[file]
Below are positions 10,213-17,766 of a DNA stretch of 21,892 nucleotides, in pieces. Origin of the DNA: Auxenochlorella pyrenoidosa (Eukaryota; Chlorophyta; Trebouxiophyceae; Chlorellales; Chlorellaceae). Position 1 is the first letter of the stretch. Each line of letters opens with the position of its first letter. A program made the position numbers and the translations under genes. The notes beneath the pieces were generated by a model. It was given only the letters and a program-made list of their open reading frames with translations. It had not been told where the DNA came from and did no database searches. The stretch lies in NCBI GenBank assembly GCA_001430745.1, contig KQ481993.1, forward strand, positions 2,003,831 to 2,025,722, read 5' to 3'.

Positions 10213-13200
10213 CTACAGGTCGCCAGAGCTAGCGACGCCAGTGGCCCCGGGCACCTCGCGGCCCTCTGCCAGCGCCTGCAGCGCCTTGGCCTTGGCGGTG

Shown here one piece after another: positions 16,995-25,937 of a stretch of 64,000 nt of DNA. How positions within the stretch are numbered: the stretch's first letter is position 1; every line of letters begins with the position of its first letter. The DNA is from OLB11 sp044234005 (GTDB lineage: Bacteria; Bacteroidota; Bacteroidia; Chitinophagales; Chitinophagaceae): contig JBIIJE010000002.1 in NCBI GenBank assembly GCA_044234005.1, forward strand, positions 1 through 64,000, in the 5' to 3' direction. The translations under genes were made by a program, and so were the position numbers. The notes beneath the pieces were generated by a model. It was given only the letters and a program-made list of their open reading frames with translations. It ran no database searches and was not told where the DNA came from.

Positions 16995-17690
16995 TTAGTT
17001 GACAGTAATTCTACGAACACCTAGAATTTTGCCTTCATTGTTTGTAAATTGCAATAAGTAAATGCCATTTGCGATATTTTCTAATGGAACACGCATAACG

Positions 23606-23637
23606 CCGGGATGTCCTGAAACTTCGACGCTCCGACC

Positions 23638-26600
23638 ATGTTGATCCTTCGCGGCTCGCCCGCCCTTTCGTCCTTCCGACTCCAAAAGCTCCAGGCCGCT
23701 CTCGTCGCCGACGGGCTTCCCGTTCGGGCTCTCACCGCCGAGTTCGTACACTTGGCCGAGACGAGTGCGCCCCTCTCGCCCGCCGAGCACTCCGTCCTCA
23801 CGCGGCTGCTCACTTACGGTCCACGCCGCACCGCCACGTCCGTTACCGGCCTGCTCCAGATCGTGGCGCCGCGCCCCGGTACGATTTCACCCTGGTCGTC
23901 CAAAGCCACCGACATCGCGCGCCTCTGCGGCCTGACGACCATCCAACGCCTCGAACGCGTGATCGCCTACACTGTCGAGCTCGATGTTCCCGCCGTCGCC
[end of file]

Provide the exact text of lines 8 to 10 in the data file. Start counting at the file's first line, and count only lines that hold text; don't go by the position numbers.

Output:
Positions 23606-23637
23606 CCGGGATGTCCTGAAACTTCGACGCTCCGACC

Positions 23638-26600